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State failed to oversee schools’ policies against hazing

Audit finds lack of follow-up on old and new laws

The suicide of Phoebe Prince, who was harassed by peers, spurred a law that all districts file a bullying prevention plan. The suicide of Phoebe Prince, who was harassed by peers, spurred a law that all districts file a bullying prevention plan.
By Milton J. Valencia
Globe Staff / January 14, 2011

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For years, the state Department of Elementary and Secondary Education failed to monitor school districts’ compliance with Massachusetts’ antihazing laws, resulting in a checkered enforcement system across the state, according to a review by the state auditor’s office.

The review did not address actions taken by local districts, and indications are that districts do enforce antihazing programs, but the state’s failure to monitor mandated reporting has left it with no way to measure what works.

State officials said yesterday that the reporting and monitoring of hazing is critical now, after Massachusetts officials have put so much effort into programs designed to combat bullying and harassment. The state’s antihazing law also came under the public spotlight in November when Needham school officials suspended 10 members of the girls’ soccer team for hazing. That same month, eight Agawam football players were suspended for hazing.

“There’s no gathering of this information,’’ said John Parsons, the state’s first deputy auditor. “Now, with the bullying law, someone should be gathering this information and following up with the school districts.’’

He added that the Education Department “should be notifying the school system to say, ‘How did you deal with it? Did it follow your policies and procedures?’ ’’

JC Considine, the Education Department spokesman, said that the concerns identified by the state audit have been rectified and that the state has created a proper communication system with school districts. The state audit was conducted over the summer, before the incidents in Agawam and Needham, and the state said its new system was in place by then.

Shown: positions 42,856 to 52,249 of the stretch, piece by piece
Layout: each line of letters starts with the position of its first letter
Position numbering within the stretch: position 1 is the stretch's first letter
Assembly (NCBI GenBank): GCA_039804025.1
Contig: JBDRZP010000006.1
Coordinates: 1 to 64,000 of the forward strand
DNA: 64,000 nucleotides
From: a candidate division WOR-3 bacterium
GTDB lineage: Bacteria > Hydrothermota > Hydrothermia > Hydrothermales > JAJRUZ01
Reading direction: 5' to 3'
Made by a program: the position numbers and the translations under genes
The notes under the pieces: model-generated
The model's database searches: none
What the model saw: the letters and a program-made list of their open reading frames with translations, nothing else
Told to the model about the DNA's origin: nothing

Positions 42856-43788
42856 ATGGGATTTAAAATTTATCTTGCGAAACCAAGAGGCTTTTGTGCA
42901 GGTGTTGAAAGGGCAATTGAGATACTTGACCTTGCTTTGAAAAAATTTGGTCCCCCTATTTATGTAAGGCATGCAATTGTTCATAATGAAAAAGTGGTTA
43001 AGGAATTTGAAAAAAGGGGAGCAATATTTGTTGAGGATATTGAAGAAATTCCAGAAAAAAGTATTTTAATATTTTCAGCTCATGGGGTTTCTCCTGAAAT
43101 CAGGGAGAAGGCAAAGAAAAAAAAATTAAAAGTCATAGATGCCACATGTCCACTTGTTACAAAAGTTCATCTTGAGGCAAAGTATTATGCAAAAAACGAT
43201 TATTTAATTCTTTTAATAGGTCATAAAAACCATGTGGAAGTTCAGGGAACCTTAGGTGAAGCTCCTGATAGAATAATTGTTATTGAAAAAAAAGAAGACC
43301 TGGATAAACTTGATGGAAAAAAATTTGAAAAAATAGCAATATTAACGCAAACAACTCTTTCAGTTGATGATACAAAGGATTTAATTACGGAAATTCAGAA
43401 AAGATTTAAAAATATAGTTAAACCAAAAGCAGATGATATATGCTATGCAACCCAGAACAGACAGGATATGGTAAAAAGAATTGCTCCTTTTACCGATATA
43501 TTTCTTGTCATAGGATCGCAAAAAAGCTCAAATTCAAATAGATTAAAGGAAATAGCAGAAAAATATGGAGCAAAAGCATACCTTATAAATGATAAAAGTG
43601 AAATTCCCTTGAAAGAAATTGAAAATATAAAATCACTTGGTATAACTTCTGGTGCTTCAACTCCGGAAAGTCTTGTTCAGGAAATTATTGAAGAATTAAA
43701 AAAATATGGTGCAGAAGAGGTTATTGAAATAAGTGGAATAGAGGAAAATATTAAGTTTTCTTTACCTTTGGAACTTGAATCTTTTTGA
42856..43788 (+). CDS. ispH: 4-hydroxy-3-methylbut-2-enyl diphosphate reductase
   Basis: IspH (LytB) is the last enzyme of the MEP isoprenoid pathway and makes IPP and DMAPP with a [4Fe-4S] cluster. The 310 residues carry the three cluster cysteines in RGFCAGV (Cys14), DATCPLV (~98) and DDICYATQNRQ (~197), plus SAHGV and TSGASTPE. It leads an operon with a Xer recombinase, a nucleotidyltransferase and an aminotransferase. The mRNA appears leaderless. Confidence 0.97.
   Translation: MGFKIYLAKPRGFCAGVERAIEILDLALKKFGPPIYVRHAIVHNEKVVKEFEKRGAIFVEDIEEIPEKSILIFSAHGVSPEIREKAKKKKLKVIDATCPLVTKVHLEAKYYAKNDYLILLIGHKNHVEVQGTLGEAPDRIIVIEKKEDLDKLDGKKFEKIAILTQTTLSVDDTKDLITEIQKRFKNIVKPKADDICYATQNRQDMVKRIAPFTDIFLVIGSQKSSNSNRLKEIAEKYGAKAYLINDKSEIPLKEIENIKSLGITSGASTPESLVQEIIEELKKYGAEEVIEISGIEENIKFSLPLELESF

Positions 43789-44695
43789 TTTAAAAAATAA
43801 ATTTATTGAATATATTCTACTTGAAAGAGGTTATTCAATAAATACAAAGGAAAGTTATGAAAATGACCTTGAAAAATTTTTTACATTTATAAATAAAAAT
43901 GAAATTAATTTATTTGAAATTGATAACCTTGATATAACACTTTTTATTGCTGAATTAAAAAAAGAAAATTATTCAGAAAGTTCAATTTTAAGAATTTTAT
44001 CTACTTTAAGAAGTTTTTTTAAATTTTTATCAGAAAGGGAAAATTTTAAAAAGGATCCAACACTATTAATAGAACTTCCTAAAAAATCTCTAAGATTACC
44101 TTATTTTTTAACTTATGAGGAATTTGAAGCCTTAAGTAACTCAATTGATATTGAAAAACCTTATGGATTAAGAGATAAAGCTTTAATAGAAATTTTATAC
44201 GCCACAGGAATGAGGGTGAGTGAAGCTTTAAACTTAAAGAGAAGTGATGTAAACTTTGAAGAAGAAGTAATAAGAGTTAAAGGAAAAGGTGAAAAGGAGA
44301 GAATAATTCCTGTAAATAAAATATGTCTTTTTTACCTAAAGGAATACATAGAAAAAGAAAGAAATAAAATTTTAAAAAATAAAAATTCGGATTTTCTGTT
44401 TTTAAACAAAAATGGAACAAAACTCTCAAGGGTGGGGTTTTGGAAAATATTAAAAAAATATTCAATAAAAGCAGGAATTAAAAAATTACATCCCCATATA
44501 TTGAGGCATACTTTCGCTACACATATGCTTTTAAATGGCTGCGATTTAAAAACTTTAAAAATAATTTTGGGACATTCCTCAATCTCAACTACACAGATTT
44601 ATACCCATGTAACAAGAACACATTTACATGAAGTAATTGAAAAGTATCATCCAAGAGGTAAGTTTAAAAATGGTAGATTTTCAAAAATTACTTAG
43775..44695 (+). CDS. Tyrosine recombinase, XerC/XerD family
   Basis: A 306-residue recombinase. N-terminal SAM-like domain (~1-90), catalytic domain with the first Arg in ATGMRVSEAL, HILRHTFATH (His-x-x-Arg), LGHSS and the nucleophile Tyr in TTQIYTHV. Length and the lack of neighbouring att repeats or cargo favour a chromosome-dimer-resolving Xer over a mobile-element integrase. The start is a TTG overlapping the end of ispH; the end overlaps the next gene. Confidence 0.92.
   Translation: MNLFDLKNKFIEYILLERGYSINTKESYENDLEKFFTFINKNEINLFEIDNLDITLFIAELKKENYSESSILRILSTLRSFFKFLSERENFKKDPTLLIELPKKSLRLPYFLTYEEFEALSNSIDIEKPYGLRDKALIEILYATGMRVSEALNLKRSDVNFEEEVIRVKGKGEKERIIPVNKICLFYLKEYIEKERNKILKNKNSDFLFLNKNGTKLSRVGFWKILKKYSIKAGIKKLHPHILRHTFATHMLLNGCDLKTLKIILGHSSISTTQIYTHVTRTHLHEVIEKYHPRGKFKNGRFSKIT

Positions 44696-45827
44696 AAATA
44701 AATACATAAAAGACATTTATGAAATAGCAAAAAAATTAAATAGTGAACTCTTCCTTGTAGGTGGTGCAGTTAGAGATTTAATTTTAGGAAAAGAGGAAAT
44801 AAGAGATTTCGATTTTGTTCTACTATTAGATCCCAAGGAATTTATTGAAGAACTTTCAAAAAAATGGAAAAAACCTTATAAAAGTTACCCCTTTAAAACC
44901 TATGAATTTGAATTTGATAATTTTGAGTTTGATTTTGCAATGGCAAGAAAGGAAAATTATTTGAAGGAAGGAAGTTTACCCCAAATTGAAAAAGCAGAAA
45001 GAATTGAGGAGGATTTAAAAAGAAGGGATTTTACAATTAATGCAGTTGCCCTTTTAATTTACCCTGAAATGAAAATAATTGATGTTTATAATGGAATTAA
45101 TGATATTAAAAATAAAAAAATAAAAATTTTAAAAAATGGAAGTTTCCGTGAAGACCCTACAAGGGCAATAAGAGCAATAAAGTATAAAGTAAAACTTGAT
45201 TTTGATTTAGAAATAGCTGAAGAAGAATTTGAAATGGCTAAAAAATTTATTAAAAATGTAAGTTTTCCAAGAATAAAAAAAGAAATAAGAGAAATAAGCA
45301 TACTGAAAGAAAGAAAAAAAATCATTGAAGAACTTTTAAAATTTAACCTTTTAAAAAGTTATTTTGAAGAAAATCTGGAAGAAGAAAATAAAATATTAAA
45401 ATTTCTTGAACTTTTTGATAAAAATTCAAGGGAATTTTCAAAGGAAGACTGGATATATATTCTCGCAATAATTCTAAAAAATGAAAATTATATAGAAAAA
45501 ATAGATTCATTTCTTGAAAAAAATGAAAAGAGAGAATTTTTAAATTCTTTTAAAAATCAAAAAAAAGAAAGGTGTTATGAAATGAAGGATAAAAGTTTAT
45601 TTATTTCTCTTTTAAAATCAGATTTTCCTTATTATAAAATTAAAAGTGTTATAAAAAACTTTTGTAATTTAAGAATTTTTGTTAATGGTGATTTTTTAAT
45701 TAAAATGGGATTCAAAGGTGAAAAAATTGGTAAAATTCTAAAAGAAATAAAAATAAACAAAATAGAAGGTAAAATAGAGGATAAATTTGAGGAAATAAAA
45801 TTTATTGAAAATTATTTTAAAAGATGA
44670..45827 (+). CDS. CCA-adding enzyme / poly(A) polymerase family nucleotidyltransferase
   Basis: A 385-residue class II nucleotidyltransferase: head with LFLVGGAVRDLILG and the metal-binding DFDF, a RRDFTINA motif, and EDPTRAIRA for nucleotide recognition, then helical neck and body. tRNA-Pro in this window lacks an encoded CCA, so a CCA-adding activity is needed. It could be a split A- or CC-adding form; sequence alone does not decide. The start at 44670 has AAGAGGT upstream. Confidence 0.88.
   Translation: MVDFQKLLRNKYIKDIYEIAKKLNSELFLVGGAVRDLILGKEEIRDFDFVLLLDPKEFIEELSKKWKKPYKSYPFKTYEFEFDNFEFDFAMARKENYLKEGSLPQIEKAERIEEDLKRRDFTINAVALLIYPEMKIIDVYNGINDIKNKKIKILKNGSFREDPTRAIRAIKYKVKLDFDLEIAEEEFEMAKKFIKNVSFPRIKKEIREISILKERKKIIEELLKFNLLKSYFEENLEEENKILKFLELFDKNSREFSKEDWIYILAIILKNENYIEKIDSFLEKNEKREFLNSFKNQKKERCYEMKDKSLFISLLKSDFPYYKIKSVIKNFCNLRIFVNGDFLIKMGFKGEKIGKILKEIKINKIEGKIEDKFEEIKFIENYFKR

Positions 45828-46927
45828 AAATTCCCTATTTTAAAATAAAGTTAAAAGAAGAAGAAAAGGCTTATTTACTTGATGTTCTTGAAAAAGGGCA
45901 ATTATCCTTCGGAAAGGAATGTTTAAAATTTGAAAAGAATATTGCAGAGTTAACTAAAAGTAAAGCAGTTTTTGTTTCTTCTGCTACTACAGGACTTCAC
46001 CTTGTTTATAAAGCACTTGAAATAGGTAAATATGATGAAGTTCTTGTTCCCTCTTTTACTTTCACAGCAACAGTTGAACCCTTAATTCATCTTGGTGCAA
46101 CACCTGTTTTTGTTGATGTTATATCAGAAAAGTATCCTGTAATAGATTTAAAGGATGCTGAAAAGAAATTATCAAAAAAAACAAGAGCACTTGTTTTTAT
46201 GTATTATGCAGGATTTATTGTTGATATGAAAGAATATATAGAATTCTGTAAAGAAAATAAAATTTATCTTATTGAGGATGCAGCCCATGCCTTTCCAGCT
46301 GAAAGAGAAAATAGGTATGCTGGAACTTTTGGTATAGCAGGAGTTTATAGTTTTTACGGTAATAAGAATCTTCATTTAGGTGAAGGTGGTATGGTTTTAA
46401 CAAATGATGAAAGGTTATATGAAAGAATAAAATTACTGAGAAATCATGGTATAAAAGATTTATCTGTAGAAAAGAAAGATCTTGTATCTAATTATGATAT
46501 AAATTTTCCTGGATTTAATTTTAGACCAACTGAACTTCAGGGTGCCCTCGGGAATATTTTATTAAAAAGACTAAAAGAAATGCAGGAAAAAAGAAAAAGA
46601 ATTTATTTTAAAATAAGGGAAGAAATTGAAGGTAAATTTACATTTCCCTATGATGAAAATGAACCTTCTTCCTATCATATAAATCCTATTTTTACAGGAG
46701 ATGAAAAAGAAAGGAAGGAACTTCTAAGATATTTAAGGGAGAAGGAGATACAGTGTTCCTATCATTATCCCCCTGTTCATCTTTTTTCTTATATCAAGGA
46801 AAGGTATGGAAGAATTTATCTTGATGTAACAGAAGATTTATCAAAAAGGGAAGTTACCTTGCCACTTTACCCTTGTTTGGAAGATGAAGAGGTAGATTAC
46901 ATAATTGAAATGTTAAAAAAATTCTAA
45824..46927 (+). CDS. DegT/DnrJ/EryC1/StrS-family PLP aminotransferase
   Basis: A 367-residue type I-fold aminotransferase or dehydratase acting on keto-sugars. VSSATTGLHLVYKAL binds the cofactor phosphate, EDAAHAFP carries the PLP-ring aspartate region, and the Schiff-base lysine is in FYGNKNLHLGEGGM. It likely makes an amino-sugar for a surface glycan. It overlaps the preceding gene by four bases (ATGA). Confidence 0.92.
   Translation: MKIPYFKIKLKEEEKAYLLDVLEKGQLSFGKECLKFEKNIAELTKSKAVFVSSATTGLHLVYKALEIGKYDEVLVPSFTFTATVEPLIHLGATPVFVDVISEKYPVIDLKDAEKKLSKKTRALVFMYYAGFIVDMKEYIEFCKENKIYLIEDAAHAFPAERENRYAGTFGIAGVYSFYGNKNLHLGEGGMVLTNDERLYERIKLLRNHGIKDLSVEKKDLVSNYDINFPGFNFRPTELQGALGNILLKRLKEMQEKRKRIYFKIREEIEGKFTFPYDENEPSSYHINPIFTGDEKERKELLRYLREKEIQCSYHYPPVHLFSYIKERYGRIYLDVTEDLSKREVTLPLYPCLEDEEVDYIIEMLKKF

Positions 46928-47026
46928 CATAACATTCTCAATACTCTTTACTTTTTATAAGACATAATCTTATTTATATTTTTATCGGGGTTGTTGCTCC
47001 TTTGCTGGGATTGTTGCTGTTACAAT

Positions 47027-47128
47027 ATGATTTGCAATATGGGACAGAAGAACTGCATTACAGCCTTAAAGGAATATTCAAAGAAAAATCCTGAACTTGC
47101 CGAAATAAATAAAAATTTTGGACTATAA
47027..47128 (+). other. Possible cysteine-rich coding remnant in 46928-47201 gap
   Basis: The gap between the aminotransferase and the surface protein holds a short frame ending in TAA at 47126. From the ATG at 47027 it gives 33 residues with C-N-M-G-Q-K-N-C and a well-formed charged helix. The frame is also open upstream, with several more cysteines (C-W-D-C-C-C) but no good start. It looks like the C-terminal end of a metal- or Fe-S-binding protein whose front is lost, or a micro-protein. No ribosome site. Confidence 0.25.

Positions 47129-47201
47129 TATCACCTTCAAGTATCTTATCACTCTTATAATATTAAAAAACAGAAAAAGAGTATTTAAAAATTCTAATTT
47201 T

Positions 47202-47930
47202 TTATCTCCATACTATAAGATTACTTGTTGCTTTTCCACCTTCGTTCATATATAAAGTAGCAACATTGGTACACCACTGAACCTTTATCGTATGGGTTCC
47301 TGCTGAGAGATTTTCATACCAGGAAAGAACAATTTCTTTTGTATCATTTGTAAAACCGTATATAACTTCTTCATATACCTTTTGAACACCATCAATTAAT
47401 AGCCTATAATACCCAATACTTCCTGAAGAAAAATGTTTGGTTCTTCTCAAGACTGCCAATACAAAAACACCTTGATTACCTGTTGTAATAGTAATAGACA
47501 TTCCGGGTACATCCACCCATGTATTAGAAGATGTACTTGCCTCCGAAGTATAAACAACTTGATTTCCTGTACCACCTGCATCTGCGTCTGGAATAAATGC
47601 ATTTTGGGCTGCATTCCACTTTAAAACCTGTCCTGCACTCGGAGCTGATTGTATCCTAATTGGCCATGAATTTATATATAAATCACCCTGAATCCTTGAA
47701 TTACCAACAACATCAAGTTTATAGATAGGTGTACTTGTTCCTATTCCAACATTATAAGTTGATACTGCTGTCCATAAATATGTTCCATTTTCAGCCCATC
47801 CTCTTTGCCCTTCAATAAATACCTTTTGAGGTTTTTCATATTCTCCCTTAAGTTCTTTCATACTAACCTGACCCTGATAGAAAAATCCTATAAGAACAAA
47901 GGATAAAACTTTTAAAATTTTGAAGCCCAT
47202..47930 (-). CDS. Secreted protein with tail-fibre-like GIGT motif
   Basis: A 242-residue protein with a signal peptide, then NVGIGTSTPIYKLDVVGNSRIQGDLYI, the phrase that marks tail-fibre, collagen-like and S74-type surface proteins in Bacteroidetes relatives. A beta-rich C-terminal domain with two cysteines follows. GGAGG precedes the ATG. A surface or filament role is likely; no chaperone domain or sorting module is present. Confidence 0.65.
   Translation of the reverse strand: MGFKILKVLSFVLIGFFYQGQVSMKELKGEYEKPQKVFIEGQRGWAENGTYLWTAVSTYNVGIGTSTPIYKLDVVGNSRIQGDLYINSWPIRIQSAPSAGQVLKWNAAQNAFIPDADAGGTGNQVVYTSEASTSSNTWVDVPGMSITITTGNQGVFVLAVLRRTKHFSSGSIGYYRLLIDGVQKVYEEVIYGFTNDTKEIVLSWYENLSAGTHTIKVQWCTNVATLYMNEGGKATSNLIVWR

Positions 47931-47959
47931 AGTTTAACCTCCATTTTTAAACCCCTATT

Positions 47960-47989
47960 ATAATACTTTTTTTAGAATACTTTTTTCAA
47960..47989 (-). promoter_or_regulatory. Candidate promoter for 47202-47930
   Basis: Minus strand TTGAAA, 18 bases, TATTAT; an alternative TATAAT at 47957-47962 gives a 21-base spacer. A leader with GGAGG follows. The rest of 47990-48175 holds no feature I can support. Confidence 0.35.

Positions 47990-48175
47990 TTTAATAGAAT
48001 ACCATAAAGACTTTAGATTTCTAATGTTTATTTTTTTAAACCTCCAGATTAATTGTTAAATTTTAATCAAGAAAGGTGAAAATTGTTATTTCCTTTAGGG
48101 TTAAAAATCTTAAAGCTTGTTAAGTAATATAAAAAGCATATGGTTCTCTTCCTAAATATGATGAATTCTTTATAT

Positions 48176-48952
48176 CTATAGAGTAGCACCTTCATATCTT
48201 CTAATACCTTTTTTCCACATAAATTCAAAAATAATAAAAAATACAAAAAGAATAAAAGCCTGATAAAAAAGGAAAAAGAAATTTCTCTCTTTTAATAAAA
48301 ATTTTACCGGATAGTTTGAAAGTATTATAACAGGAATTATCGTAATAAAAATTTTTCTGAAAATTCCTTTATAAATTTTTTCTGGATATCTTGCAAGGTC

“Obviously, we take this matter seriously, and we’re heartened to know that everything identified in the report has been remedied,’’ Considine said.

The Globe reported earlier this month that 99 percent of the state’s school districts met a Dec. 31 deadline to file a bullying prevention plan with the Education Department, in compliance with the state law passed in May.

That law was approved in reaction to the death of Phoebe Prince, a 15-year-old from South Hadley who had been harassed by fellow students and killed herself last year, and to the 2009 suicide of 11-year-old Carl Joseph Walker-Hoover of Springfield, who was called gay by his peers.

But 25 years since the passage of the antihazing laws, spurred by a fraternity initiation that resulted in the death of a college student, the state failed to enforce the requirement that districts file annual reports on their policies and state whether any disciplinary action was taken, according to the state audit, which spanned its review from 2006 through 2010. In that time, according to the audit, only 22 reports were filed, when more than 4,000 should have been.

Also, the audit found, the state Education Department never notified the state attorney general’s office that districts failed to meet the Oct. 1 deadline for filing the reports.

Parsons said yesterday that his office is recommending that the Legislature pass new laws requiring the Department of Elementary and Secondary Education to compile its own annual report, based on the district reporting, listing all the hazing incidents reported across the state, so that policy makers can determine what works and whether new measures need to be taken.

“There’s just no way of knowing how out of date [current requirements] are,’’ Parsons said. “There needs to be some sort of central oversight. In the absence of that, there’s no guarantee there’s a uniform protocol out there for investigating these. We can’t rely on 400 individual districts.’’

A sampling of six secondary schools — four public and two private — by the auditor’s office found that they reacted to the state hazing law differently. Only two of them realized they need to file annual reports, though none of them did. Also, only two of them posted for students the text of the antihazing law, required under the law.

However, all six of them did have a discipline policy that was approved by their local governing boards, and they all obtained and maintained signatures from students agreeing to the policy.

Considine, the state education spokesman, said that the existence of the discipline policies, even if the state doesn’t have reports on them, “is further solid evidence that . . . they’re addressing this antisocial behavior amongst students.’’

Milton Valencia can be reached at mvalencia@globe.com.